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Andrew Hadley’s meteoric rise
 
ends with shock departure



Andrew Hadley, controversial chairman of the Arthur Findlay College, has resigned. Or has he? writes Sue Farrow. A statement posted on the SNU website on Friday 13th April 2012 reads:


NEC Announcement – 
Mr Andrew Hadley OSNU

With effect from Friday April 13th 2012 the NEC accepted the resignation of Mr Andrew Hadley OSNU as a Director of the Spiritualists’ National Union and as Chairman of the Arthur Findlay College Committee.

 SNU President, David Bruton OSNU has been appointed as the Chairman of the Arthur Findlay College Committee.

 

National Executive Committee, 

Spiritualists’ National Union.



Hadley, a successful businessman and director of numerous companies, has been a Spiritualist for less than a decade. Despite that, he has found his way to the inner circle of the SNU with what many have seen as astonishing speed, taking a seat on the Finance Committee at the invitation of the then financial director, now president, David Bruton. He was also appointed a trustee of the SNU Trust, a position which, according to a well-placed source, he has now relinquished.

 andrew hadley  Andrew Hadley: “
I do not feel the
time is right to
make any comment.”

In 2010 he was invited to join a working party which had been set up to consider the future of Psychic News. No doubt his alleged business acumen was seen as an asset in that context, particularly when he was able to recommend a firm of accountants with whom he was familiar, to carry out “painlessly” the liquidation of Spiritualism’s longest-running publication.

That liquidation was later aborted when it was realised that the costs and attendant controversy involved would be far from painless for the Union.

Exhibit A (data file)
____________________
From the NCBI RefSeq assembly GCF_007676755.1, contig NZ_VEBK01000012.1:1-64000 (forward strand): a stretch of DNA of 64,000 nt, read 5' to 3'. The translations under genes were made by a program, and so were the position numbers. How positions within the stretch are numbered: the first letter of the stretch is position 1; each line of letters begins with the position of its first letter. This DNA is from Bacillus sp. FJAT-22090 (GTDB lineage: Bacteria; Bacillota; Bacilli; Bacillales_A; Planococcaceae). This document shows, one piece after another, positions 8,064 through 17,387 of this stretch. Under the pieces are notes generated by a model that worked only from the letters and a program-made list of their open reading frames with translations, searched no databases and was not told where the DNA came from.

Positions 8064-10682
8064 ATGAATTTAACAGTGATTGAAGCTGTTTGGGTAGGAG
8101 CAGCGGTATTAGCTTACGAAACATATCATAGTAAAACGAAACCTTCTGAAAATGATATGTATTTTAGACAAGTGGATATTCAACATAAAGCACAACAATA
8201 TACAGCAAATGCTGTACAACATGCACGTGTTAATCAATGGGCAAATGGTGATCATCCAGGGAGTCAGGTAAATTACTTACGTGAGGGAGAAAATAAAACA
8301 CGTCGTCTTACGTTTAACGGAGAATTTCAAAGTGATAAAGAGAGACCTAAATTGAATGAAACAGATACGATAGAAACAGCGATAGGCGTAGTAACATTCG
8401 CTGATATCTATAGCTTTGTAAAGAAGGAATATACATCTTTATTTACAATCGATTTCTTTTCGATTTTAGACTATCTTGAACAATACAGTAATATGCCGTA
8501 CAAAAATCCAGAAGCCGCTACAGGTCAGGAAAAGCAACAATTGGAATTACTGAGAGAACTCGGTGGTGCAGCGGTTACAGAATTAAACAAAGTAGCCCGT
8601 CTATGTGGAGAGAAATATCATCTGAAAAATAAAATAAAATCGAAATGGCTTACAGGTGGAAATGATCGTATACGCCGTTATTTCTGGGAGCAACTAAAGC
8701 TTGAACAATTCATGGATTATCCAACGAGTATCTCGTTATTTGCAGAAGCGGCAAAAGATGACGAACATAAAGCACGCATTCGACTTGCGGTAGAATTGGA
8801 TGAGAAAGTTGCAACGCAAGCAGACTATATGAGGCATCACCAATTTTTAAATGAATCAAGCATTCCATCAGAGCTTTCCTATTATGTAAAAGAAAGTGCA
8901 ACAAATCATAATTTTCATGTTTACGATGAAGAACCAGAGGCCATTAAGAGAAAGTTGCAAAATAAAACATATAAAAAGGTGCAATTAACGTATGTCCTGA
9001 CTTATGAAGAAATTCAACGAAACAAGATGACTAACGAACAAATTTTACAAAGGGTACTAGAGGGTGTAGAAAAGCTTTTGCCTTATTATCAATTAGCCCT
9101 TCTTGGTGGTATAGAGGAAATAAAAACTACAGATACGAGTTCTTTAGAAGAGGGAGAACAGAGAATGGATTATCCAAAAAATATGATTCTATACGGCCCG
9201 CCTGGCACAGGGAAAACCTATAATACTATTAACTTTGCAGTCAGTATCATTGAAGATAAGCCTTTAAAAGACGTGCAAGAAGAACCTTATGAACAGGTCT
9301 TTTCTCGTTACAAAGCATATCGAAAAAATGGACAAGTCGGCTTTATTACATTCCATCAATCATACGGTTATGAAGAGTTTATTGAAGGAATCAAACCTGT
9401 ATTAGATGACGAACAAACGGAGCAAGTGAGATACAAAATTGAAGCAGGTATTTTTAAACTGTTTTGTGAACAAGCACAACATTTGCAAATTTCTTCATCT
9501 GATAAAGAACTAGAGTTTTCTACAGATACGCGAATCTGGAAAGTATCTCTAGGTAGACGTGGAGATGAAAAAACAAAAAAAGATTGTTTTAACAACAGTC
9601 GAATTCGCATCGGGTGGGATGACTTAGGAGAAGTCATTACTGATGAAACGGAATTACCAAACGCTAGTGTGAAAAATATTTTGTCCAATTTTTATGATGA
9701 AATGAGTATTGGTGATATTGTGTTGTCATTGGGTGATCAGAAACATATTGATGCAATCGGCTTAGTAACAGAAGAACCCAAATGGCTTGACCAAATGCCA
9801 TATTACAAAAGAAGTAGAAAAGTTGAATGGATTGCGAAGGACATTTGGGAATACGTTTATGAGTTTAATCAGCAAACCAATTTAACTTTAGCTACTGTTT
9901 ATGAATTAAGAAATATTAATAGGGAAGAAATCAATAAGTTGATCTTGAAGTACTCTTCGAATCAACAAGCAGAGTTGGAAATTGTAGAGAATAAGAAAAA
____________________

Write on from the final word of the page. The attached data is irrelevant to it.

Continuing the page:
Later, further controversy reared its head with the announcement that the SNU had decided to purchase a £500,000 property in Stafford, to be known as the Arthur Findlay Centre. Few were persuaded of the need for such a centre, and Union members were not consulted about its purchase. Hadley was put in overall charge of the project.

In March 2011 Hadley’s meteoric rise within the Union saw him succeed former SNU president Duncan Gascoyne in the prestigious role of chairman of the Arthur Findlay College, previously held by hugely respected figures such as Gordon Higginson and Eric Hatton. It was a move that raised more than a few eyebrows, particularly since Gascoyne had quit the post several months earlier than planned.

David Bruton (right) will take on the role of
chairman of the Arthur Findlay College at
Stansted Hall (below) for the time being
david bruton-new
stansted hall clip


In an interview with veteran Spiritualist journalist Roy Stemman in April 2011, Gascoyne explained that he had resigned because “the position of chairman of the Arthur Findlay College had become untenable.

“The SNU National Executive Committee were making decisions and these were not being relayed to me properly. Normally, when the NEC makes a decision, it is communicated to you in writing.

“However, when I finished as president, I was no longer on the NEC, so therefore I wasn’t party to what decisions they were making about the College.

“Then, things came to a head at the last committee meeting of the College and both I and the committee were told that some members of the NEC were unhappy at the way the College was being run and also disparaging statements were made about how I had run it in the past, and we learned they intended to take the College in a new direction.

“From that, I understood they want to take it up-market and do different things. And I said, well, it can’t be done. You’ve got a building that’s antiquated; you can’t make it a five-star hotel, and as it’s running successfully now and it’s making a profit for the Union, and people are happy, why change it?

“I also deplored the underhand ways in which matters were being dealt with. Besides, as chairman I was responsible for the College and it was not acceptable that things were being said and done without my knowledge. Therefore, I considered my position untenable and I decided to resign.”

Steven Upton Steven Upton:
“[Andrew] is still
an Officiant of the
SNU and therefore
an individual member.”

As Roy observed, though Gascoyne refused to put the blame for the breakdown of communication between him and the NEC on anyone he was prepared to name, the fact that Hadley was at that time shown on the AFC sub-committee’s list of members as having responsibility for ‘NEC Liaison’ led many observers to conclude that he could be the missing link.